As human beings, we generally look at success based on how often we are right. But, just like we saw above, those traders in GBPJPY that are winning 66% of the time; they might feel successful but they’re STILL losing money.
If we reverse the above ratios; where traders are winning 33% of the time (1 out of 3), but winning 152 pips on each win, and losing 52 pips on each loss – let’s take a look at the average results:
In the above graphic, you can see how a 33% winning ratio can amount to a profitable strategy.
The trader achieving these statistics, winning 33% of their trades with an average win of 152 pips and an average loss of 52 pips is averaging a 48 pip net profit for every three trades that they’re placing. This trader is making money.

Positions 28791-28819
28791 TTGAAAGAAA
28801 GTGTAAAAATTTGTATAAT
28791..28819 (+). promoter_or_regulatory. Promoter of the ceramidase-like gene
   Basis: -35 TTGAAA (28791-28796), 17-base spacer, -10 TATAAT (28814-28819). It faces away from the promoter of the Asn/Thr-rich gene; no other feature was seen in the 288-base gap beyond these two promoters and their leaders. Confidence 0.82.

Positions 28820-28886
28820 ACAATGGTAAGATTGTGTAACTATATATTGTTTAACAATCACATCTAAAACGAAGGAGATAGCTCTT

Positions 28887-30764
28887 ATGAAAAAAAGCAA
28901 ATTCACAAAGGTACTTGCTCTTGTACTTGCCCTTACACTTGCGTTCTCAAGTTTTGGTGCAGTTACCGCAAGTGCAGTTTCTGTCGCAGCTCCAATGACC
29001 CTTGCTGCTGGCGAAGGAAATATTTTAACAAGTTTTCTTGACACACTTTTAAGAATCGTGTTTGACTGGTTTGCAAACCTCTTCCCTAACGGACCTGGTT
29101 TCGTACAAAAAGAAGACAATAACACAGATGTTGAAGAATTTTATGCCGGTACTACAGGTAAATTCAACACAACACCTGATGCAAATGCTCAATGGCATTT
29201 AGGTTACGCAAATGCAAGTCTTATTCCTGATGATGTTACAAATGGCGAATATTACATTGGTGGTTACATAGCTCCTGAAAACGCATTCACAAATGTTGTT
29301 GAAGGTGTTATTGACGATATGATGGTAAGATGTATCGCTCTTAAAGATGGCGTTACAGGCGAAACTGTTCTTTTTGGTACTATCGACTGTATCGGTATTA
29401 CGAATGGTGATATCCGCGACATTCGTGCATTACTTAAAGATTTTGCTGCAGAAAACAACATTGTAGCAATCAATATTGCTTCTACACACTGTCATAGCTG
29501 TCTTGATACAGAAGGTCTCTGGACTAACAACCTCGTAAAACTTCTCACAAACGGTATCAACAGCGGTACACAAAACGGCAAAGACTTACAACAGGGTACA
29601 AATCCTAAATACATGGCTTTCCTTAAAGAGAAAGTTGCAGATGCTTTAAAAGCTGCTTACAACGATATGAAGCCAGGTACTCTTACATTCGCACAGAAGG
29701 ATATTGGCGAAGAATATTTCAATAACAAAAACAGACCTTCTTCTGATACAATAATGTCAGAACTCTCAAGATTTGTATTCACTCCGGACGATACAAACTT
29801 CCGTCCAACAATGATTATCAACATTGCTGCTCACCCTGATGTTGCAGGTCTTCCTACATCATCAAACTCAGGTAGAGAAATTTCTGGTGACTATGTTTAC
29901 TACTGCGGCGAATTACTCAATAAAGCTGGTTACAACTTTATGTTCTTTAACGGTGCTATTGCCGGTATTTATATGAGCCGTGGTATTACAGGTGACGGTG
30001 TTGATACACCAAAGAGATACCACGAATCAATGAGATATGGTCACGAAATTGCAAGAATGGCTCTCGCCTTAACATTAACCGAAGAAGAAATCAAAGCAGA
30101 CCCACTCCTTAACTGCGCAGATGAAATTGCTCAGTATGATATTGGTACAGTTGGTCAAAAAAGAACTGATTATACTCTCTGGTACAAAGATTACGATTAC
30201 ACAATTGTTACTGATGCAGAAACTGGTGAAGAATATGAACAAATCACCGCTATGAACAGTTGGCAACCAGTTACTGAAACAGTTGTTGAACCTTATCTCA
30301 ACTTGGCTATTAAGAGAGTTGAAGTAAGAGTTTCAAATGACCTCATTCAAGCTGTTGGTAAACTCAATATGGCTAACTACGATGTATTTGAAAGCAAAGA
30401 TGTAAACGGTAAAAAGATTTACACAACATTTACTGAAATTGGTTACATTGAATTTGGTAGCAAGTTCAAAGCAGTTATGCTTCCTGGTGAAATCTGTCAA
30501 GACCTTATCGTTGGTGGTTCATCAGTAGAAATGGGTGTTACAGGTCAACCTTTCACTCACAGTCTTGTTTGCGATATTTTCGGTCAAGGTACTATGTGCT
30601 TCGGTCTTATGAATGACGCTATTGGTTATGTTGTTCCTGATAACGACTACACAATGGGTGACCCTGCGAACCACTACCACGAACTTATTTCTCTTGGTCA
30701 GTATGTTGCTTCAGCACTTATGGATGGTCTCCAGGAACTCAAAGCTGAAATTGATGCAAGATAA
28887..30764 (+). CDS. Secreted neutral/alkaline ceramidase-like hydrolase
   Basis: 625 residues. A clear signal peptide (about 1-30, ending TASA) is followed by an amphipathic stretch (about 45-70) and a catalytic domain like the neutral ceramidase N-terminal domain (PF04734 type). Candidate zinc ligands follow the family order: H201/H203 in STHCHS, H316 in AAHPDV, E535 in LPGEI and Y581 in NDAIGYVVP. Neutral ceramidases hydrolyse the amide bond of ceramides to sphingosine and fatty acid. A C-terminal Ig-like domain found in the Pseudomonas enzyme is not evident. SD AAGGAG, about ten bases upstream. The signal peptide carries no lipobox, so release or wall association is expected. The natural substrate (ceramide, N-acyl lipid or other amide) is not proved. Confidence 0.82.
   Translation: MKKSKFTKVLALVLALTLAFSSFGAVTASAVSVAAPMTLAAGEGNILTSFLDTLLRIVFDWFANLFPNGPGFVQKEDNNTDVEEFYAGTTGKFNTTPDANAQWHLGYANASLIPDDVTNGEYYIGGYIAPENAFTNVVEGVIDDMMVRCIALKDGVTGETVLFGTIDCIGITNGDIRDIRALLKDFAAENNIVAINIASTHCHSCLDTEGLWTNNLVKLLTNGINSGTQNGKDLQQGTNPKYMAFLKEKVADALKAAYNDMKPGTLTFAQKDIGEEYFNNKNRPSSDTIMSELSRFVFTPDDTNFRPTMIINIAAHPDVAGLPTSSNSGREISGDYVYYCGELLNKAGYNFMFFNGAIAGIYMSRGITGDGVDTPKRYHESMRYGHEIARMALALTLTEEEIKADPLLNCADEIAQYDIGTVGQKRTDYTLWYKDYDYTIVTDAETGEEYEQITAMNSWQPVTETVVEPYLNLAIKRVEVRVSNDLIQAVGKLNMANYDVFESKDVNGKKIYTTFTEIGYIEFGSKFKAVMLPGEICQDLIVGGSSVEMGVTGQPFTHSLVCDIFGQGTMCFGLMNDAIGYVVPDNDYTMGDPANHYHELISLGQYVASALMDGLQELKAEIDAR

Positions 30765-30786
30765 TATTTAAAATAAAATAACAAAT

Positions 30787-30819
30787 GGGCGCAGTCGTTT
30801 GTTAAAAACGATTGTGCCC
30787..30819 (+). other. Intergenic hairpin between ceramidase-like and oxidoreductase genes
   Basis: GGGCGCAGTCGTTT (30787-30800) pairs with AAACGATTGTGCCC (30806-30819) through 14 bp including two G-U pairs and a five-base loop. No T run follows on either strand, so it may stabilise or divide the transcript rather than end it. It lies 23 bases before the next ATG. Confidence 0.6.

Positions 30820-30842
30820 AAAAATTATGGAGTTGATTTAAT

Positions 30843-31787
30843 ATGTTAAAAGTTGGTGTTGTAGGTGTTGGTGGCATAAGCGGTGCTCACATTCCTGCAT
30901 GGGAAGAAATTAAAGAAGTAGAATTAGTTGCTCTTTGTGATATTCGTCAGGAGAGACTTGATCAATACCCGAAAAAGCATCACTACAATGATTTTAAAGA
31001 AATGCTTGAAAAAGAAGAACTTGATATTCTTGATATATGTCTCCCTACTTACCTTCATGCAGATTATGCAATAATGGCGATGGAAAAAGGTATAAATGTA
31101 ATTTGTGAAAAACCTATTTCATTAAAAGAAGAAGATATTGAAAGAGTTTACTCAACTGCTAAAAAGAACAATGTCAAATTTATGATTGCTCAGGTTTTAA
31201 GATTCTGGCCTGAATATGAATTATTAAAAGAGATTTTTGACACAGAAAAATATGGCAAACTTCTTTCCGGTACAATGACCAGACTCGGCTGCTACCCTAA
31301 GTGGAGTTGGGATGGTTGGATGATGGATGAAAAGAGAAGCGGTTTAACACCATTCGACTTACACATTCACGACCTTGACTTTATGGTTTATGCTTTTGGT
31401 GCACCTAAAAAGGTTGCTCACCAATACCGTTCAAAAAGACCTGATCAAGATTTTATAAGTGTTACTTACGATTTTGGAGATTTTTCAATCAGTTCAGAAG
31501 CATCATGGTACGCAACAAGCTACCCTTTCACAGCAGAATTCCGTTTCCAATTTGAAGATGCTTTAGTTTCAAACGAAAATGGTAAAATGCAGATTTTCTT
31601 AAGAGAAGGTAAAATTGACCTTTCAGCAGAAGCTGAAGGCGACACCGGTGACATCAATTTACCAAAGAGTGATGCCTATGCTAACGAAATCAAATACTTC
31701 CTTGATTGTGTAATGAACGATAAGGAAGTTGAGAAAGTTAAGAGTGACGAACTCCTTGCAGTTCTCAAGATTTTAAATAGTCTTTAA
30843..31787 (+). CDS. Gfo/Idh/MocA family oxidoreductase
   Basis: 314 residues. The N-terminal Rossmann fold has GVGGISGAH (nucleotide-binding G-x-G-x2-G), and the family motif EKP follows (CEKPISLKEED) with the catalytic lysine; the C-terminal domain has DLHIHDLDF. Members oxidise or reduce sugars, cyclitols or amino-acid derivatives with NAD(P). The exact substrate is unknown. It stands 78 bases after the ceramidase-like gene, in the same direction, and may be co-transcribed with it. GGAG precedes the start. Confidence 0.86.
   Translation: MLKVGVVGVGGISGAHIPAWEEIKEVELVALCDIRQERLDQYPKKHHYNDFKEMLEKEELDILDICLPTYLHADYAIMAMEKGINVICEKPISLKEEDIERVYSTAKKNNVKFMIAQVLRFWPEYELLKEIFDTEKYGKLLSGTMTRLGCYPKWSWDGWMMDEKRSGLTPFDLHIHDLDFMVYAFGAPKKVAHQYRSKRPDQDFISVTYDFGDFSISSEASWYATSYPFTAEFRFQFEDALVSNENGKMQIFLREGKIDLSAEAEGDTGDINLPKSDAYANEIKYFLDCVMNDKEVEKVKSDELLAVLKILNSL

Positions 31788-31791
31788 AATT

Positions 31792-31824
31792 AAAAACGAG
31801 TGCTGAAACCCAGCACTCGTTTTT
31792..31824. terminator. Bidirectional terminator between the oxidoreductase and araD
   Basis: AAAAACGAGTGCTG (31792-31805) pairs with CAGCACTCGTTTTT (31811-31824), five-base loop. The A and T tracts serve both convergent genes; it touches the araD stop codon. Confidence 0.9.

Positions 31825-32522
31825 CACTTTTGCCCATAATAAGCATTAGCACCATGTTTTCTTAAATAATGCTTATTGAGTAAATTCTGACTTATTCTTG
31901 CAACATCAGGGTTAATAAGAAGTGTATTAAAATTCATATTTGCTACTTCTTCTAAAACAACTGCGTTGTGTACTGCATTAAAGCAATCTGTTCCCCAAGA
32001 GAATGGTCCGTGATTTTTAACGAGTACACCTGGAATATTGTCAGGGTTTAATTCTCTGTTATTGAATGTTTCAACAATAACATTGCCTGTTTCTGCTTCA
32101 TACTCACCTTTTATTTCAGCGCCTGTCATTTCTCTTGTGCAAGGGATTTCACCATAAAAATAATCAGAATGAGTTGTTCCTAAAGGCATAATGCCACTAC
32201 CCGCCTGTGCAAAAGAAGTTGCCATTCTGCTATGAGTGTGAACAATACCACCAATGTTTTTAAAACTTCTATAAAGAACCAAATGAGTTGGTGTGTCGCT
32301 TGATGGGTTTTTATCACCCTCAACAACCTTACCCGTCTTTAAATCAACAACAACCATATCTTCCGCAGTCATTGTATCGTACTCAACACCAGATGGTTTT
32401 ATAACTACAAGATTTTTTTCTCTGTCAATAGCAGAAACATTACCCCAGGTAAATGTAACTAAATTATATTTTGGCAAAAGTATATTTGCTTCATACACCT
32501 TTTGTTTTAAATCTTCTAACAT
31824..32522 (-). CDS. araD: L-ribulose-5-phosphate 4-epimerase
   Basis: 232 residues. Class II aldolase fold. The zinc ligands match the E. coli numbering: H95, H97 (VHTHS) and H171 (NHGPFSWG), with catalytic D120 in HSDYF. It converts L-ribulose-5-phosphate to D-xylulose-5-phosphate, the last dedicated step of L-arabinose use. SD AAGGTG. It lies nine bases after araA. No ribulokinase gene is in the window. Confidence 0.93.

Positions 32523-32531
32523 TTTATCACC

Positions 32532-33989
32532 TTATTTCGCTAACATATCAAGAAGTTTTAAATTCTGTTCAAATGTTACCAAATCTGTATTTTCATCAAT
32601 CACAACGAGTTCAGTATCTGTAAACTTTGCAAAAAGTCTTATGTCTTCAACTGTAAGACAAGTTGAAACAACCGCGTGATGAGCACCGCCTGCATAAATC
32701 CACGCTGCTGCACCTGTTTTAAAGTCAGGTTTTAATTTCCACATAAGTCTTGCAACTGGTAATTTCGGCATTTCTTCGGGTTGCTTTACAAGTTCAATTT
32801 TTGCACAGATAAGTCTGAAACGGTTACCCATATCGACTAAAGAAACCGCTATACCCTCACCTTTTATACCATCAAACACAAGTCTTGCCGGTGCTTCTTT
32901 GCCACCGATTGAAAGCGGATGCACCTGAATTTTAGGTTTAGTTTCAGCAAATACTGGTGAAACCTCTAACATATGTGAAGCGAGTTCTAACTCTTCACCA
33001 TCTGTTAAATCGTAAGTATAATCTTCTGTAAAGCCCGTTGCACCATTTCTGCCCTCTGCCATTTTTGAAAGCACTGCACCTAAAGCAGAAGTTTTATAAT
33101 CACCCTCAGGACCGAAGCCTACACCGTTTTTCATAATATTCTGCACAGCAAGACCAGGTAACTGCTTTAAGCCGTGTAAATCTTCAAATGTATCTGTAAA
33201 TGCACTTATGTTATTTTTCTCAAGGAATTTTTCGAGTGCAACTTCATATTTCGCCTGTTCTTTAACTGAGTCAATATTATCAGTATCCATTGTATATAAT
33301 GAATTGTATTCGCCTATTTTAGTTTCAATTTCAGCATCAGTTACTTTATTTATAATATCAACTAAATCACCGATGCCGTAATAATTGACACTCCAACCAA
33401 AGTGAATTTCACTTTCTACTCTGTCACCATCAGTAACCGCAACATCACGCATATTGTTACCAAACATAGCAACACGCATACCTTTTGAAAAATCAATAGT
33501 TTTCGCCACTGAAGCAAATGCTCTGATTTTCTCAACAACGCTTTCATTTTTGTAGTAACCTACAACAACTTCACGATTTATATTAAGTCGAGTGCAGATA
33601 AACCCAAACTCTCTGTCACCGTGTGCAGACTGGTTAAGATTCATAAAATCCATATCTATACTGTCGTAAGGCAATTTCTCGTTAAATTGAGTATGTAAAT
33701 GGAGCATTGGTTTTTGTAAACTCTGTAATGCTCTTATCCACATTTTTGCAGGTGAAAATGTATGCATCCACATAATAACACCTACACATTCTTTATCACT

But do they feel like they’re making money? They’re failing two out of every three trades. Most human beings, despite being profitable, would feel like they’re losers, or inadequate in some way because they can only win one out of every three trades that they’re placing.
This is where the importance of a Positive Outlook comes into play; enabling the trader to look at the bigger picture, losing properly when they are wrong, and focusing on managing winning trades while the losers manage themselves.
-- Written by James Stanley
James is available on Twitter @JStanleyFX